What you have do is, what is the source of sukha-duḥkhas in the experiential level? Our mind. If the mind is the source of sukha-duḥkhas , the mind can as well do whatever it wants about them, because they are produced by the mind, preserved by the mind. So, the mind can do whatever it likes. Normally, what does it do? It prefers the sukha and it has abhorrence, a prejudice towards the duḥkha. So, first of all, it produces sukha-duḥkhas and it also produces a preference and prejudice. Mind is the source of the preference and prejudice as well as the sukha-duḥkhas. Knowing that it is so, you take a different attitude. “I will not be having a preference for sukha and a prejudice for duḥkha. On the other hand, I will have an evenness of outlook towards both.” This is the fundamental and ultimate change that you want. It is not very difficult it is very simple, provided you will be governed by your knowledge. So, adopt the even attitude towards them.

    When, instead of having a preference and prejudice towards both, either and both, suppose you start developing an even and harmonious attitude towards them, then the intensity of sukha declines, equally so the intensity of duḥkha also declines. In no sukha, will you feel so excited or blinded. In the duḥkha also, the same thing. You will not be unnecessarily excited by a duḥkha or blinded by duḥkha. An altogether new attitude of evenness and harmony will develop in you. That attitude of harmony and evenness, he says, that is what we want.

    You have answered, you have handled, you have transcended, you have risen above the entire world which has only two experiences or responses or reactions to provide for you. Just see, such a simple formula! And once you strike this evenness towards sukha-duḥkhas, that itself will look after the problem of sin in life. The word ‘sin’ means what? A feeling that I am doing something wrong. After all, what are we doing? We are doing what our nature propels us to. As long as it is not harmful to the others, I don’t think any action can be found wrong. Suppose you hurt another man either by word of speech or by your thought or by an action, it is wrong. As long as no harm is sought to be done to another, any action that you do, I don’t think it can be considered sinful at all.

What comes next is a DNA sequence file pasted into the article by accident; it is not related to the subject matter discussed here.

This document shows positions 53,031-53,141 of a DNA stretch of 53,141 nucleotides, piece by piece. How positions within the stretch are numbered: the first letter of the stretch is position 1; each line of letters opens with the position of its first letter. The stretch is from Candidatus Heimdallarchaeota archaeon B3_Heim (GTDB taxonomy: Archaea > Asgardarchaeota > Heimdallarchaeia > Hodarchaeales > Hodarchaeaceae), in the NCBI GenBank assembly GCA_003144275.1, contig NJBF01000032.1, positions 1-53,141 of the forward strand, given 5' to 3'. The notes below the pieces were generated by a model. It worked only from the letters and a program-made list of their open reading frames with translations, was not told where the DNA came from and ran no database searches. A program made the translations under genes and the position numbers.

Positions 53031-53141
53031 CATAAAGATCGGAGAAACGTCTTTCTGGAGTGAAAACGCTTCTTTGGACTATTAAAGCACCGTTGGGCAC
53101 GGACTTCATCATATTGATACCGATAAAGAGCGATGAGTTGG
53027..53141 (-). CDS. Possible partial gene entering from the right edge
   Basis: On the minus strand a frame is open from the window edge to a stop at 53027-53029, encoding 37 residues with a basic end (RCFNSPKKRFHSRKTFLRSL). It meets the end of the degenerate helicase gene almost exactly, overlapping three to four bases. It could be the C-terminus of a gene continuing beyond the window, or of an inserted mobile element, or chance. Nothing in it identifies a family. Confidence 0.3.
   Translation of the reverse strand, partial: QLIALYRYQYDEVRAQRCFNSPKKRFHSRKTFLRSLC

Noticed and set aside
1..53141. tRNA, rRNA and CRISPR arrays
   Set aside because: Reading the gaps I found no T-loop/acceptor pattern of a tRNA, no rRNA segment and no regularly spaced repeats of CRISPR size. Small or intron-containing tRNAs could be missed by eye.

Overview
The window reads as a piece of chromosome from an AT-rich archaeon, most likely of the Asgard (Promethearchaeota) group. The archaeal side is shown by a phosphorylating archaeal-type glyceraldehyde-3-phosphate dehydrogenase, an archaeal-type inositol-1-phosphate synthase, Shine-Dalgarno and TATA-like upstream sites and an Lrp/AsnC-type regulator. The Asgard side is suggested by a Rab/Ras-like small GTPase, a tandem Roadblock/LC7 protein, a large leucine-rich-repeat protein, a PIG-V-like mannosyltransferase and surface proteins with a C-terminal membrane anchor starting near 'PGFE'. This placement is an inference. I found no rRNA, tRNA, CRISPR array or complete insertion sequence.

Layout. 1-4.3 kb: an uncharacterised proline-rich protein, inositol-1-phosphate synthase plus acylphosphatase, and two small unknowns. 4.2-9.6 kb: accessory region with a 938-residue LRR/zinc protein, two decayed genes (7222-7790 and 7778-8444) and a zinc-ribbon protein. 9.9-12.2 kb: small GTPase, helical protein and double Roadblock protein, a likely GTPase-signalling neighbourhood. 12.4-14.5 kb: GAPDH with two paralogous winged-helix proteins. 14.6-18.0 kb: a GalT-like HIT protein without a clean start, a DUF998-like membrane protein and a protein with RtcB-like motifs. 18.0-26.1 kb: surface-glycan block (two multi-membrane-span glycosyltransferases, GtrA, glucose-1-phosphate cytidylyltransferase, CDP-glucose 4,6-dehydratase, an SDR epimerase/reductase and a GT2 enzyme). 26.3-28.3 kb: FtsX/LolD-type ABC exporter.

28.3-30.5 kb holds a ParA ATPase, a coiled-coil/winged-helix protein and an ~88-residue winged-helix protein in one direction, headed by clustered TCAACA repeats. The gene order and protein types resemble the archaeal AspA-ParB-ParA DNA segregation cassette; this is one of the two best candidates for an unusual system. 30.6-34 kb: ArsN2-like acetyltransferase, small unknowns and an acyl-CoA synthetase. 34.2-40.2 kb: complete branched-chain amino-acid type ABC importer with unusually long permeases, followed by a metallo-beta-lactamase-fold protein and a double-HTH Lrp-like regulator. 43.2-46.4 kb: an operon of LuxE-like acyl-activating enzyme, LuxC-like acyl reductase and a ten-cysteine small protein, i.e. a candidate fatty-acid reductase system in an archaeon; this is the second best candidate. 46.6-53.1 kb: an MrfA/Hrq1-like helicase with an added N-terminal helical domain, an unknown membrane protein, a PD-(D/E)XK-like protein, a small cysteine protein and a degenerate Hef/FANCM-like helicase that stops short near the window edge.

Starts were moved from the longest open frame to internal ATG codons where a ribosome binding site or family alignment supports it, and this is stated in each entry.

Just like you should not do anything harmful to another, you should not also do anything harmful to yourself. What is meant harmful to yourself? Suppose you cover the whole of your body with a bed sheet, including the nose and head and you start lying, then what will happen? You will start breathing your own respirated air. That means, carbon dioxide will be breathed, you may die. In the same manner, you should not do anything harmful to yourself.

    So, sinfulness is not merely not hurting others, not hurting yourself also. An action you may do now, later on you may feel, “No, I did not do it properly.” So a sense of guilt will follow you. It is self victimising. That is also sinful. So, this sin will be completely looked after by this even attitude.

    नैवं पापमवाप्स्यसि

    naivaṁ pāpam-avāpsyasi

    (Bhagavad Gitā 2.38)

    I would like you to reflect upon this verse for hours and hours and hours. What is the fundamental point? That the entire world with which we interact throughout our life has only two experiences to offer, sukha and duḥkha. Actually these are not produced by the world; they are related to the world. The producing centre, the source is our own mind. If our mind is the cause of sukha-duḥkhas, our mind is also the redress for them.

    Suppose there is a cyclone, a hurricane, an earthquake or extreme rain, when all these things take place on the surface of the earth, the solution is not in the air, it is not in the rain, it is not in the earthquake, the solution is in the earth. The earth will have to assimilate the impacts and become normal so that life in this earth thrives. It may be caused by air, by water, by earth’s own quaking, but the solution for all these things will have to come from earth itself. So, the source of sukha-duḥkhas is our mind. Naturally, the redress for them also should come from the mind. Will you believe this, understand this and hold on to this point?